What Rights Do Parents Have After Adoption in Greenville, SC?

Upon completing child adoption, in Greenville, S.C., the adoptive parents become the legal guardians of the children they have just adopted, replacing biological parents. In fact, adoption is the process that allows the transfer of parental rights from biological parents to adoptive ones.

Title 63 Chapter 9 regulates adoptions in South Carolina. According to it, one can adopt any child or adult born or residing in the state at the petition filing date. The person filing the adoption petition should reside in South Carolina. Non-residents may adopt as well, but only under specific circumstances.

Children over 14 years of age have to give the consent for the adoption unless they lack the ability/mental capacity to do so. Before the court approves the adoption, they will allow an accommodation period of at least 90 days, in which the child has to live with the future adoptive parents.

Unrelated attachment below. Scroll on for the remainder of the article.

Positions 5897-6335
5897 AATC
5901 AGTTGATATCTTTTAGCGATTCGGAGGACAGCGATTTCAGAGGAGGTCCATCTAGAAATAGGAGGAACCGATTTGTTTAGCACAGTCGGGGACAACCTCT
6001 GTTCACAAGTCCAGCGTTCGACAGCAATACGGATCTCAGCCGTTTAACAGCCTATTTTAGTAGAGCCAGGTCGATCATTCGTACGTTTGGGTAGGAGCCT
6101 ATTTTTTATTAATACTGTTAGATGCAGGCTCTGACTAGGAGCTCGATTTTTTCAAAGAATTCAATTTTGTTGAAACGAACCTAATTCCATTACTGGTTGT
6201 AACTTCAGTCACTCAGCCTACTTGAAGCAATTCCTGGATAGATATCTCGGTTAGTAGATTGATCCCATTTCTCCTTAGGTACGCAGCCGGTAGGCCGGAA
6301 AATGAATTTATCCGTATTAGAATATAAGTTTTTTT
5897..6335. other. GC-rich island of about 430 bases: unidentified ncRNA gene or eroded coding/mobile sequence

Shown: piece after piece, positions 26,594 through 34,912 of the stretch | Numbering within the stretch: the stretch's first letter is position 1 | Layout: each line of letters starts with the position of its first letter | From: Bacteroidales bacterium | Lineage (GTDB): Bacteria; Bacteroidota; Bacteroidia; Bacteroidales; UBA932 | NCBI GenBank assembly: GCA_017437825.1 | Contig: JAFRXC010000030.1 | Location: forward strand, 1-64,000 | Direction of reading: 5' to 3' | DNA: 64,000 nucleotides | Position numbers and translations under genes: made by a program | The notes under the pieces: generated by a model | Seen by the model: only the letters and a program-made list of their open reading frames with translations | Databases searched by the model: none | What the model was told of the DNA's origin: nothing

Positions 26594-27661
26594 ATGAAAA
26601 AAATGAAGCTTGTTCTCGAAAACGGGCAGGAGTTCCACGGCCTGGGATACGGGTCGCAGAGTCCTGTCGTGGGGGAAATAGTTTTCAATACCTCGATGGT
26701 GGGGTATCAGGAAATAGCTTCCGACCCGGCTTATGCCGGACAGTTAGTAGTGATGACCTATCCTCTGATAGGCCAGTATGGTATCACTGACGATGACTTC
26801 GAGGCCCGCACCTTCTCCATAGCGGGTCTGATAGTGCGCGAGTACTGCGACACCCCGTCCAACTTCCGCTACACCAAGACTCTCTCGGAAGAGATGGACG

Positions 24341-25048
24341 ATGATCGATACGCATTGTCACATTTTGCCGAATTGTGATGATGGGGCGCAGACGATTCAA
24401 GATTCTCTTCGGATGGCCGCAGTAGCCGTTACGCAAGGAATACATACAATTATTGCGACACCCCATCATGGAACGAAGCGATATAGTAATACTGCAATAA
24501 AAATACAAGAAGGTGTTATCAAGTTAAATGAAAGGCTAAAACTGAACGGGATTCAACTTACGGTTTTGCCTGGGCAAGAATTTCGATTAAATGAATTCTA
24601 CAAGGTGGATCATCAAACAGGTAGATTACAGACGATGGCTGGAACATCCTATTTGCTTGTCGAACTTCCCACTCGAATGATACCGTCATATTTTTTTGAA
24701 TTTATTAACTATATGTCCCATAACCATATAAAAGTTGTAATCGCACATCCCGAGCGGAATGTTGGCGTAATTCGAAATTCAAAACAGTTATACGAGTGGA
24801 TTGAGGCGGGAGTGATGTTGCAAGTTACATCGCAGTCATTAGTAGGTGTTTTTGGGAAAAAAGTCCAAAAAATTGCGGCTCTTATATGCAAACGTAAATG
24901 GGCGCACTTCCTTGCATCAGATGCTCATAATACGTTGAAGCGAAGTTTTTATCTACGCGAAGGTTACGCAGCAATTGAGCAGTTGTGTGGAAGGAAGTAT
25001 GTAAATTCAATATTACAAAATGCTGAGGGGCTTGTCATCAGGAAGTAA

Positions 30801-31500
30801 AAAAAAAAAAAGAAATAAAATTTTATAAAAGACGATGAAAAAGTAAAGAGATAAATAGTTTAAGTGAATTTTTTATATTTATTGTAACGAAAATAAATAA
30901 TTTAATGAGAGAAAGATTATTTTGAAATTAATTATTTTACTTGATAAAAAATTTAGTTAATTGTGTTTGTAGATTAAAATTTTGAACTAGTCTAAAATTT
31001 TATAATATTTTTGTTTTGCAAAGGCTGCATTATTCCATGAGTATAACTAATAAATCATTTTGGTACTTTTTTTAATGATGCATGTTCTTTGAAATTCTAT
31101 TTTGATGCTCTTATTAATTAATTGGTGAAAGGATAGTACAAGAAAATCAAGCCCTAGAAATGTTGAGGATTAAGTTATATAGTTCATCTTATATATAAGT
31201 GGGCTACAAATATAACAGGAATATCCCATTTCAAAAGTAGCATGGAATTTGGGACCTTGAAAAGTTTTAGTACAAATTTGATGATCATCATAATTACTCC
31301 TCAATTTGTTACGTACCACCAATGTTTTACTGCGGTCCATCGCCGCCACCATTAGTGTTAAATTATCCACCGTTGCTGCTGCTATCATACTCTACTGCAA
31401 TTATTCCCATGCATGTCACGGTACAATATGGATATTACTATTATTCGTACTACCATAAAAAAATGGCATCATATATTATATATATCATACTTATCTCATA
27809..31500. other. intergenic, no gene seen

By giving their child for adoption, the birth parent gives up their legal relationship with their child, and, implicitly, their parental rights. This means they no longer have the right to make any decisions regarding the life of their child, check their records, or spend time with them.

Also, they are no longer responsible for supporting the child financially. Otherwise put, the adoption process destroys any connection between birth parents and the child they give for adoption and establishes new connections between the child and the adoptive parents. 

Greenville, South Carolina Adoption Law
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The Rights of the Adoptive Parents According to South Carolina Adoption Law